The Dargle River rises on Dargle Farm and meanders through the valley for a few kilometres before joining the uMngeni River near the Petrustroom bridge.
The Dargle/Impendle road crosses the river on Benn Meadhon. The Dargle Conservancy recently began to clear some of the invasive vegetation which was smothering the banks in the area near the bridge.
The main negative impact of invasive alien plants is that they supplant naturally occurring species and subsequently cause the loss of bio-diversity, and excessive water consumption. As we are custodians of the water supply of millions of downstream users, it is important that we do our best to ensure good, clean water leaves the valley.
We contracted one of the well trained DUCT River Care teams, lead by Alfred Zuma to work for eight days in the area.
Over the past five years DUCT has significantly reduced the riverside infestations of bugweed, balloon vine, mulberry trees, Mauritius thorn, water lettuce, water hyacinth, lantana, syringa, wattles and gums along the ‘Duzi and uMgeni rivers using a combination of physical removal, herbicides and biological control. Their funding has reduced substantially this year, so Mr Zuma and others no longer have regular contracts.
On our first visit to the site, we could hardly see the river at all because of the American Bramble along the banks. It was taller than the men!
Paths had to be hacked through to reach it and they had to wade in the water to get to the canes that were on the river side.
The dead bramble is the most obvious difference now. We plan a follow up later in the summer to check if there is any which escaped the treatment. Look, we can see the river!
Canes/stems of American bramble only live for 18 months. New stem growth (primocanes) push through soil surface from Oct. In the first season, this stem does not produce fruit, only leaves. In the next growing season, the primocane becomes a floricane which produces flowers from September and then fruit. Once the fruit has ripened the floricane dies. Primocanes generally arise close to floricanes and are seen as replacement stems. Seeds are spread by birds however do not germinate easily and most spread is vegetative from an extensive root system with fine lateral roots.
Treatment should be focused on methods that will kill the root and the dormant buds below ground as spread is predominately from
roots and the above ground stem dies naturally after 18 months. This means spaying the primocanes when they are >0.75m high as there is then sufficient leaf area to take up the herbicide.
There were plenty of wattle trees too. Some of the bigger ones had been treated and were already dead. The rest were frilled or cut and treated with herbicide.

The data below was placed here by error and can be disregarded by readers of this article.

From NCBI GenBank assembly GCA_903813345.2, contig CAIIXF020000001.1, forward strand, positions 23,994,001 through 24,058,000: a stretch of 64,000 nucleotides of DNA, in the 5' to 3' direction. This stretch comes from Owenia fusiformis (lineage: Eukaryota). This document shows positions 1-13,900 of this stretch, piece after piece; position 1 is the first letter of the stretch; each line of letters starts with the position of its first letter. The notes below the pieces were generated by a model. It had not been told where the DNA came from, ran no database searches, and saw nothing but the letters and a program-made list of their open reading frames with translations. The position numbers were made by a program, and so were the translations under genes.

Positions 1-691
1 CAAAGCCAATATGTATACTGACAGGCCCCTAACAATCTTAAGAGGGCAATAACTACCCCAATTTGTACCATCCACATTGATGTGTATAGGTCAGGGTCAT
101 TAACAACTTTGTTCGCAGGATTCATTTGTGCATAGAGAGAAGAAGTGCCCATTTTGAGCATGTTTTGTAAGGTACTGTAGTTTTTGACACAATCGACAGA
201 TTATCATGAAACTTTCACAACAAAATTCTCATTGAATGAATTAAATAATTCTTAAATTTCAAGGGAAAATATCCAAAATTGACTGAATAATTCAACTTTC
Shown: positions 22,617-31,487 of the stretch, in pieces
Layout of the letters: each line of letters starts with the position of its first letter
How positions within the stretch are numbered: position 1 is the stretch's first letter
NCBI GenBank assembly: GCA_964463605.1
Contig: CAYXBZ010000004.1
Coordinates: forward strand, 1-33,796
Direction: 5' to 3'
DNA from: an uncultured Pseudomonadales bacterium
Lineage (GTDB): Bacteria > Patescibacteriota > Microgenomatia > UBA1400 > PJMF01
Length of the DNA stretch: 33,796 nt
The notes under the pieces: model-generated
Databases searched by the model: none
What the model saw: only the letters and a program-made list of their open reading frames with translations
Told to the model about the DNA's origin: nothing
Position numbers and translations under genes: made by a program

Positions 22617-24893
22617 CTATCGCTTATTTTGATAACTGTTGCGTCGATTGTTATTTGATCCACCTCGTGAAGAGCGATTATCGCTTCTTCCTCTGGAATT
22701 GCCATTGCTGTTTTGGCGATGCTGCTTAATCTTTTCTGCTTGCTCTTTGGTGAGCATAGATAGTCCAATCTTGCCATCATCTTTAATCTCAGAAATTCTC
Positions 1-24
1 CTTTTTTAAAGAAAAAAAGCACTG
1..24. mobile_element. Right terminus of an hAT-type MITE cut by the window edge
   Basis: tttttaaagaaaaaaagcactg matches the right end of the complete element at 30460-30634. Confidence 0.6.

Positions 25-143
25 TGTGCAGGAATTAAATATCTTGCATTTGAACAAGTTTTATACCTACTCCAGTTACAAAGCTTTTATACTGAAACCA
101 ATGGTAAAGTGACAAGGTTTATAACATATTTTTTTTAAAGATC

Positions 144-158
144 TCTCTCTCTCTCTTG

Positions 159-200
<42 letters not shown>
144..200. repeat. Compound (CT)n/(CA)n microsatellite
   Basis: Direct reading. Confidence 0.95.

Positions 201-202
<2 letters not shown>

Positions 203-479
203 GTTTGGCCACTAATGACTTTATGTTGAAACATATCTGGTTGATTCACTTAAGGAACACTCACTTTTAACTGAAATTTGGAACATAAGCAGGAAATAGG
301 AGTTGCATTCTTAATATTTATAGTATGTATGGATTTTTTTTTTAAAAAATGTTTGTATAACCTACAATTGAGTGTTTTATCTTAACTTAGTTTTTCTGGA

Wattle is easily controlled with herbicide, however its vigorous growth from seed and the length of time the seed remains viable means that wattle control requires a long term commitment as follow up operations could continue for many years depending on the soil seedbank.
There was plenty of everyone’s favourite – Bugweed! Once again, there had been attempts to clear previously, which was not done properly.
Despite its ability to grow vigorously, bugweed is easily controlled with herbicide and regular followups are necessary. It is particularly important to control young or coppicing bugweed before it sets seed. Bugweed in particular needs a low, smooth, level cut, as provided by a pruning saw. With a calemba cut, the multiple blows ‘pop’ the bark away from the stem which affects the herbicide efficacy. Herbicide needs to be applied within five minutes otherwise it is not effective.
Once clearing started we found lots of lovely indigenous trees and shrubs – Clausena anisata and Maytenus heterophylla in particular. There are some tree ferns on the banks.
Poppies and Ranunculus multifidus in the sunshine, Scadoxus and Thunbergia natalensis in the shade of the trees.
It will be really interesting to observe what else pops up when the treated vegetation had completely died.
Mr Zuma’s team thoroughly enjoyed working on the Dargle River as they are passionate about river health. They are keen to return and see the difference that their efforts have made. The water in the stream is really murky, which is disappointing. Run off from intensive farming operations along the banks? We will conduct miniSASS tests there soon to see what sort of condition the water is in and hopefully, over time will see some real improvement.
It is regrettable that the Dargle Conservancy do not have many thousands of rand required to continue clearing the length of the river. We will do as much as we can with funds available (particularly follow ups), but hope that landowners along the banks will also work to improve the riverine areas of which they are custodians.
Iain Sinclair, who owns the land adjacent to the river, is keen to see it become a “Dargle Picnic Site” – what a wonderful idea! Anyone interested in contributing to the improvement to our very own Dargle river is welcome to make a donation into our bank account, with their Name and River as the reference. Bank: First National Bank Ltd, Howick Account No.: 62211879236 Branch Code: 220725
Taking care of the fields, forest and rivers is the rent we pay for living in this wonderful valley. Thank you Iain for paying for the herbicide to clear the river and Lion’s River Club for their contribution to the herbicide used to clear their verges.
The details on IAP control described in this post are from the excellent Mondi Guides: Best Operating Practice – IAP Treatment Specifications.